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  • James J. Gibson's Ecological Approach:Perceiving What Exists
  • William M. Mace (bio)

Environmental Philosophy and Epistemology

The purpose of this paper is to help an audience attracted to environmental philosophy get to the core of Gibson's system in a compact form and to appreciate the necessity for an account of the environment in epistemology. I hope to show that Gibson's is a consistent and scientifically progressive account of knowing that gives the environment its due and that this is not a simple matter of fiat but a call to extended scientific investigation. I want to stress that Gibson's work is scientifically progressive in the sense that it has consistently opened new avenues for research. If one could be assured tomorrow that Gibson was correct and his critics wrong, the ecological psychology enterprise would not have to be shut down with nothing left to do. The goal of the enterprise, certainly for Gibson, was not to be declared a winner but to open doors for discovery. Because Gibson has developed a theory of perceiving the environment, it would be worth exploring as an important topic for environmental philosophers covering a wide range of issues. It offers an intriguing, environmentally based, grounding for epistemology; it offers ways to deal [End Page 195] with practical issues within "pure science"; and it is open to reorganizing ways to conceptualize problems beyond epistemology.

Gibson developed a richly articulated system that grew steadily over a period of 50 years, 1929 to 1979, which he devoted to "puzzling over" the "perplexities" of vision (1979, xiii). From Gibson's standpoint, knowledge begins with perception, and perception is perceiving the environment. The environment, for Gibson, is at least as essential as the brain to the existence and exercise of "the mind."

As an empiricist, knowledge is based on perception for Gibson. But perception, at root, turns out to be perception of the environment. Entities like sense data and representations become "after the fact" curiosities for Gibson, and have no role to play in the foundations of perceptual experience and, a fortiori, knowledge. If Gibson is correct, then scientific accounts of perception must converge on environmental perception. A philosopher whose primary focus is epistemology, and who works within Gibson's system, would perforce be an environmental philosopher—not (first) because of a special concern for the environment, but because an adequate appreciation of relevant facts requires it. Of great importance to environmental philosophers is that Gibson not only provides an account of perceiving grounded in access to environmental properties, but he establishes a basis for perceiving this particular world as a specific arrangement of surfaces. The world we perceive, according to Gibson, is a connected, public world that we share. It is, again, the world, the logical individual world and not an abstraction. This is not an account of the experience of abstract shapes, distances, and motions. It is a system in which travelers can visit the pyramids and in which I can trip over your garbage.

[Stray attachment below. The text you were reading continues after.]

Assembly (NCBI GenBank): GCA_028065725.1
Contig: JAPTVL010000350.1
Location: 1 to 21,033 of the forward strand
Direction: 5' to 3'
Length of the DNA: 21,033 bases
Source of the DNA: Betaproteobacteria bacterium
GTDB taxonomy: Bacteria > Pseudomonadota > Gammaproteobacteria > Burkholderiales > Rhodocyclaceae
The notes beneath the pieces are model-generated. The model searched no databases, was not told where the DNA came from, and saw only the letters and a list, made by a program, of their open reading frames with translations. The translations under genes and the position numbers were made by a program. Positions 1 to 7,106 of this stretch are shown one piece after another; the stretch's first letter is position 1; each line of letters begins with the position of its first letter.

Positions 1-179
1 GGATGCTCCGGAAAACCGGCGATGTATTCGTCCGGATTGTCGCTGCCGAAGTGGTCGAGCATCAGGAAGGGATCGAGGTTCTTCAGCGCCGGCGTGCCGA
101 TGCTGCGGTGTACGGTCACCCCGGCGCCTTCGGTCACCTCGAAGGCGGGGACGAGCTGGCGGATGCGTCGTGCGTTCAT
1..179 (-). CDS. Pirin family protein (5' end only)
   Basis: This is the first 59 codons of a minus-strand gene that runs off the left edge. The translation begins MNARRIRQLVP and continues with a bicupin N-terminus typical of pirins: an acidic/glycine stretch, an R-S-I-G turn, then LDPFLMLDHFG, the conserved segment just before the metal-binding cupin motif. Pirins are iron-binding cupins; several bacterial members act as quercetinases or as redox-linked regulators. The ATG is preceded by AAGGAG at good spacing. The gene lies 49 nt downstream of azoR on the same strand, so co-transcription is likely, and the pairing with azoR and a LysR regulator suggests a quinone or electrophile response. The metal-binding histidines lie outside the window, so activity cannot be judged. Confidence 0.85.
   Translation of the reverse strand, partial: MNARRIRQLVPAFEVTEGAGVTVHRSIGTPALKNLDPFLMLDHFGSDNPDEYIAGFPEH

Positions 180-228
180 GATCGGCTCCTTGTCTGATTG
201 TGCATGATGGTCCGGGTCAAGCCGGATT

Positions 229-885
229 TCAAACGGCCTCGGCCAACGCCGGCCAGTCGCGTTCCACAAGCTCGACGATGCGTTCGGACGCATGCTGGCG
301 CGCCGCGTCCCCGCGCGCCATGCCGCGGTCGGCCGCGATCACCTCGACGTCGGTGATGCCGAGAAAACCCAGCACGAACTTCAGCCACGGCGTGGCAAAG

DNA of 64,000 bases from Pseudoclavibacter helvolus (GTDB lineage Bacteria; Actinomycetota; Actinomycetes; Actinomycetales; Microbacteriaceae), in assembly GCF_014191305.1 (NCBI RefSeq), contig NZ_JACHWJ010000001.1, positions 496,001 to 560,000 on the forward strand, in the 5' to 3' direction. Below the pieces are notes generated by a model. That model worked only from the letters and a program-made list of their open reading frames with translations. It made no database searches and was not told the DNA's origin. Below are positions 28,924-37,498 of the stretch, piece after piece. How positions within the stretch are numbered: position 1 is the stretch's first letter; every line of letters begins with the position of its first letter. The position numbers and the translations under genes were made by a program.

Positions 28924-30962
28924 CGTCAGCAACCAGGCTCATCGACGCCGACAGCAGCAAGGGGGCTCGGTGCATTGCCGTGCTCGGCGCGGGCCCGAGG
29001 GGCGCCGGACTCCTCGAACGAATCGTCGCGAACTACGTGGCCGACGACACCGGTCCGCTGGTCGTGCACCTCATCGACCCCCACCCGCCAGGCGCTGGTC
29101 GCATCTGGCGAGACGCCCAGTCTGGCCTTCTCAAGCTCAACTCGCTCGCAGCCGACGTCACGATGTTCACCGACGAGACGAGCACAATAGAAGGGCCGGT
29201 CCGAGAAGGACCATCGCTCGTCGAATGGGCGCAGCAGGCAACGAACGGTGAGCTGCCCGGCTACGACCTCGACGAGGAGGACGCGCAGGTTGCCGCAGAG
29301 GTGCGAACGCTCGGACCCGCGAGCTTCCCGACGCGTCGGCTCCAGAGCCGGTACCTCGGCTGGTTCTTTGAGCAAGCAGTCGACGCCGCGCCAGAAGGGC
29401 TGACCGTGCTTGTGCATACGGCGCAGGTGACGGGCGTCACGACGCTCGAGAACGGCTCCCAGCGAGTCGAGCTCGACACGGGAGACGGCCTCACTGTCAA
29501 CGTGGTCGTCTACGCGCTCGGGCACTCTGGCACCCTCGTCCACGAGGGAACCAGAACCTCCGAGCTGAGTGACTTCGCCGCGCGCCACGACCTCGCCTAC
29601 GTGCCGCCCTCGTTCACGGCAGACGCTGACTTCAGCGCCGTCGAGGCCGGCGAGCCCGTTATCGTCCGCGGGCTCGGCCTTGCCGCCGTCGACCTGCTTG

Is there a symmetric direction of influence? Just as a commitment to understanding knowledge scientifically and philosophically can lead one to focal considerations of the environment, could a deep concern for the environment as a value lead to the serious study of perception and, more broadly, epistemology? It seems entirely plausible. Gibson's is a "yin and yang" system of scientific complementarities beginning with animal and environment and extending to knowledge and value (in his concept of affordance). In each complementarity, the terms are differentiable but not entirely independent. Animals and their environments are different entities and should not be confused with one another, but they also are so [End Page 196] mutually dependent that one should not imagine a thorough account of one without the other. In like manner, objects and value (first through use) are not independently comprehensible in Gibson's system. This is a theme worthy of careful examination of detailed examples. I am not doing that in this paper, but hope that enough of the flavor of Gibson's work will come through to allow a reader to understand how one might be steered to epistemology from an initial concern with environment and values and...


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pp. 195-216
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